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High Tech Treasure Hunting – Part 2

 

Geosphere

Part one (October 3rd) touched on Geocaching using a Mac and a GPSr.   Part two is about using an iPhone for Geocaching.   Apple has included GPS capability starting with the iPhone 3G model.   Prior to the 3G, location was derived from cell tower triangulation.   Adding a GPS chip allowed for a more accurate determination of location, especially if you were in a location without cell coverage.  

There are several geocaching apps available for the iPhone, geocaching.com has one, which attempts to mimic the web experience, iGeocacher (which used to be my favorite), and the one I'm writing about today (my current favorite), Geosphere ($7.99).

My wish list for a geocaching app:

  • Substitute for a GPSr if needed.
  • Provide the ability to be 100% paperless.
  • Easy to import data.

Geosphere can substitute for a GPS, although it is the general consensus that the GPS capabilities of the iPhone (any smart phone for that matter) are not as accurate as a dedicated GPS device (such as a Garmin).   I seldom use my iPhone as a GPS, but occasionally when I do, sometimes it is right on the mark with the same readings as my Garmin and sometimes it is off by 20+ feet.   I'll attribute the differences to the inferior antennae of the iPhone (which is a complete guess on my part).  Geosphere provides the typical compass layout pointing in the direction of the cache, but just like a dedicated unit, it must be ignored because it isn't accurate unless you are moving 10 miles an hour or faster in general.   The yardage indication is a better indicator.  Note the sample screen saying you are 407' away from your target, but it is only accurate +/- 328 feet.  You need that to be around +/- 30' or it is going to be a long fruitless day!

The 100% paperless requirement is easily met with this application and is a huge improvement over the days when I used to print out the listings of what caches I'm after, the hints, maps, etc.   There was nothing more frustrating that shuffling 20+ sheets of paper on a windy day trying to find what cache is next, do you sort by cache name, cache ID, or the order you are going to attempt to find them?   I invariably made the wrong choice and paid for it in time and frustration.    Using the iPhone, I can do a search for cache ID, cache name, see what is closest in list format or simply display an overhead map of what is nearby.   All the cache information is at your fingertips, including the description, hints, and the latest logs.  Incidentally it is a good idea to check the recent logs in case the last 3 or 4 people said they can't find it or found pieces scattered.  It may not be worth your time just to come up with the same result.   There is a need to take notes from time to time (to write the owner about how clever they were, to mention it needs a new log, condition of the cache in case it is wet or something, etc.).    In the old days I would scribble something on my printouts, or keep a separate paper log.   An added bonus with Geosphere is that you can take "field notes" and upload them as a group when you go to log your finds.  The geocaching.com website will let you know that you have field notes that are active and you can turn those into the actual log narrative if you desire, which is very handy.  The following thumbnails show some of the search screen information and "actions" that you can take once you have selected a cache to view.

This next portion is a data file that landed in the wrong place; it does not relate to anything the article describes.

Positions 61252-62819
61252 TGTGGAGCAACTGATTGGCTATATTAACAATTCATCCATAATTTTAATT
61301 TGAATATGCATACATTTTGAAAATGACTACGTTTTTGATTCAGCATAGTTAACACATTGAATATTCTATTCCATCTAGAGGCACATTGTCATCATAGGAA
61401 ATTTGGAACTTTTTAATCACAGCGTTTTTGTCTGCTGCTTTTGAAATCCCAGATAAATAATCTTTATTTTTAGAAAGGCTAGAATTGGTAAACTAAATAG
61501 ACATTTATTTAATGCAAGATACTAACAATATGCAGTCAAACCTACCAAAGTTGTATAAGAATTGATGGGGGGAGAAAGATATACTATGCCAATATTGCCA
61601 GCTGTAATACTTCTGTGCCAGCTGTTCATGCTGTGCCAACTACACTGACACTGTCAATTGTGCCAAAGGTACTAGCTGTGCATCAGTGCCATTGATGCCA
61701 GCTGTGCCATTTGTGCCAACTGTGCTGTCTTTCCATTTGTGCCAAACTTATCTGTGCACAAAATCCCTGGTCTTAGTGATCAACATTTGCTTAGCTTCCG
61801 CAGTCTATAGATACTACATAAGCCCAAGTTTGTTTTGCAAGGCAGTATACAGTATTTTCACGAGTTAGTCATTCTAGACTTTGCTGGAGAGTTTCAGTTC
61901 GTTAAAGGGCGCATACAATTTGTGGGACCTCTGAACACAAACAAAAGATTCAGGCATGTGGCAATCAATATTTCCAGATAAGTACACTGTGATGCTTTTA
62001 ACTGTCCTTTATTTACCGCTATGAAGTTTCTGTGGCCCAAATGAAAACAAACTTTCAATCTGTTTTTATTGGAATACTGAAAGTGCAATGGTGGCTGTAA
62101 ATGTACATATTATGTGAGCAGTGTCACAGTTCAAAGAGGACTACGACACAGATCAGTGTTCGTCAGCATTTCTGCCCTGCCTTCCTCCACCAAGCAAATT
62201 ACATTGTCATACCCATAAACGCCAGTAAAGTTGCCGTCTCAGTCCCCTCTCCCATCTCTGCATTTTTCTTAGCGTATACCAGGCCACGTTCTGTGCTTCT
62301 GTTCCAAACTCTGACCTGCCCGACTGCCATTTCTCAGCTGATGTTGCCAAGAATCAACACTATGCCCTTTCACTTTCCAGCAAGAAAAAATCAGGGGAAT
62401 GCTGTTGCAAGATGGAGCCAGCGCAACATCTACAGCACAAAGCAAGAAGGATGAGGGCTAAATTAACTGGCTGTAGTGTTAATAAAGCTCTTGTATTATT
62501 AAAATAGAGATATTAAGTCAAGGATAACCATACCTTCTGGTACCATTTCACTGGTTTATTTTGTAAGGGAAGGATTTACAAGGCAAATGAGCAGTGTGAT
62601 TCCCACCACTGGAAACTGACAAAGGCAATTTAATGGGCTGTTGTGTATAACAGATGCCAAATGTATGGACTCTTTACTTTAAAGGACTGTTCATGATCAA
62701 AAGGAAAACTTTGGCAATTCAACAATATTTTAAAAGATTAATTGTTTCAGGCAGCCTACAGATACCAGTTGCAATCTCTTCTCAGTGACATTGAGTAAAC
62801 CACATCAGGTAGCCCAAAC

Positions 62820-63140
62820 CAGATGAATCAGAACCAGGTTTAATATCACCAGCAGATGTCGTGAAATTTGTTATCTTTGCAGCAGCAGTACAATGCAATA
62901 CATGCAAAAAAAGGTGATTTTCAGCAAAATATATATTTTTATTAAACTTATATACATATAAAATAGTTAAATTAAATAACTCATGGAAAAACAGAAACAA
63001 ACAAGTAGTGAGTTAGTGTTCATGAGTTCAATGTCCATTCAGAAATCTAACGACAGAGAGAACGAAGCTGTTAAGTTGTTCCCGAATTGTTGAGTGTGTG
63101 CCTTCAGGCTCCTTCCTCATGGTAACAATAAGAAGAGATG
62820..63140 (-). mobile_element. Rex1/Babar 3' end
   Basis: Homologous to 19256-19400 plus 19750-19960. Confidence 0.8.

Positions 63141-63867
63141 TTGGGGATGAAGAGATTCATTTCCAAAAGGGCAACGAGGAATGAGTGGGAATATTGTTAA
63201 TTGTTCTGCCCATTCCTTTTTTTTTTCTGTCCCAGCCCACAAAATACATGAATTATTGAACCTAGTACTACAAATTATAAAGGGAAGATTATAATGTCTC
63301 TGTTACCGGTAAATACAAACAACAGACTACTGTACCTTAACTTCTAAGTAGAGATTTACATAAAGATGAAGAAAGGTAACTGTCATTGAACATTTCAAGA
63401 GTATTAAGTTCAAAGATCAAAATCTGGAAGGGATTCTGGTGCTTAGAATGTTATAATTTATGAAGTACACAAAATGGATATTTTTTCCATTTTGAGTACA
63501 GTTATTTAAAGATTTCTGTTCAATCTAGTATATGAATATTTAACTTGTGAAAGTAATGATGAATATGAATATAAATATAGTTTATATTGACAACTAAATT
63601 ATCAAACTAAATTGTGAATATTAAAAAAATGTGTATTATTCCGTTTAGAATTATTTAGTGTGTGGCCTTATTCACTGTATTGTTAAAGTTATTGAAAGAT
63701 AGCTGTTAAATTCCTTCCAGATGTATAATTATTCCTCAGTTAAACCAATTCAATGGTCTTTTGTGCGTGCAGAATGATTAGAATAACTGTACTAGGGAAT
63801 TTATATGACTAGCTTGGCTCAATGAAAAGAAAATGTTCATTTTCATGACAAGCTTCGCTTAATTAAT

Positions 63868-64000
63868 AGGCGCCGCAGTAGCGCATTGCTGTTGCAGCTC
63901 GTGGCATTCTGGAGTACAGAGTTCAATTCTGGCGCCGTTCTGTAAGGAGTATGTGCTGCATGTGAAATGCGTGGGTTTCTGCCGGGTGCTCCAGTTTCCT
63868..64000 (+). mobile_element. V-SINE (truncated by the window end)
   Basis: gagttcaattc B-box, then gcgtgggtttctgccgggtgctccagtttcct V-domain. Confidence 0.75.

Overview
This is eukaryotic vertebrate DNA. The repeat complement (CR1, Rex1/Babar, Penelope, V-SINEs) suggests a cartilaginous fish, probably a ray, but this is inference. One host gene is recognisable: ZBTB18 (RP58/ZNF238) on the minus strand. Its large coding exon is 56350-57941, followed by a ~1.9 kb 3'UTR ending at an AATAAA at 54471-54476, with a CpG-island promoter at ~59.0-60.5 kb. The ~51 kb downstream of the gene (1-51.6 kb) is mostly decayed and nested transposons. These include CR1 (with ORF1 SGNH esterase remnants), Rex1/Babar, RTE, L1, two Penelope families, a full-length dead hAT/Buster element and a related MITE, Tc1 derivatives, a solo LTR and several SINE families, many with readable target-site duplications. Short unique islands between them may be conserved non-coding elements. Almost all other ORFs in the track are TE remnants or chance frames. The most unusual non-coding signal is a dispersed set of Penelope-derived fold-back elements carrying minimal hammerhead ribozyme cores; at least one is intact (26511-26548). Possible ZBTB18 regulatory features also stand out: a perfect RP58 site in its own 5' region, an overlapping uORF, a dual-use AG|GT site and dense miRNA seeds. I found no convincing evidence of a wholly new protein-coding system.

Cache List By Proximity Cache Info Cache Info Actions

 

Cache Info Actions Cont. Description               
                                             

 

The following thumbnails show a log, a map to a couple of caches in the area and the same map with a satellite view.   The satellite view comes in handy when you want to have more clues when dealing with terrain (i.e. if you want to know which side of the creek the cache is on).

 

Log Map Satellite View

 

The ability to easily import data is what separates this app from all others in my opinion.   The other apps I've tried always involved either tethering to your Mac or setting your mac up to share files as a web server.   While those steps allowed me to go paperless, the steps always included downloading the GPX file(s), extract or unpack the ZIP archive, renaming them, move them to a certain location, import them, etc.   With Geosphere you can import via the following methods:

  • AOL Mail
  • Gmail Mail
  • Yahoo Mail
  • GoDaddy Mail
  • iDisk Public Folder
  • Box.net File Sharing
  • Dropbox File Sharing
  • Geosphere Mobile Downloads

Since I receive my GPX files via my Gmail account, that made the most sense to me and it has worked out great.  I pick the Gmail Mail option, it connects to my Gmail account, I scroll down to the message that has my GPX attachment, click on the GPX file (it will have a .zip suffix), and Geosphere will process the data.   All you need to do is tell it what group to put it in and it does the rest.  Dropbox is another good option for storing and retrieving GPX files.

In summary, Geosphere is a great companion to your GPS for geocaching.  If you don't have a GPS,  Geosphere will help you geocache with your iPhone.   The publisher http://www.gbhometech.com/Geosphere/Home.html has some videos on his website explaining how to use some of the features in more detail.  Happy Hunting!

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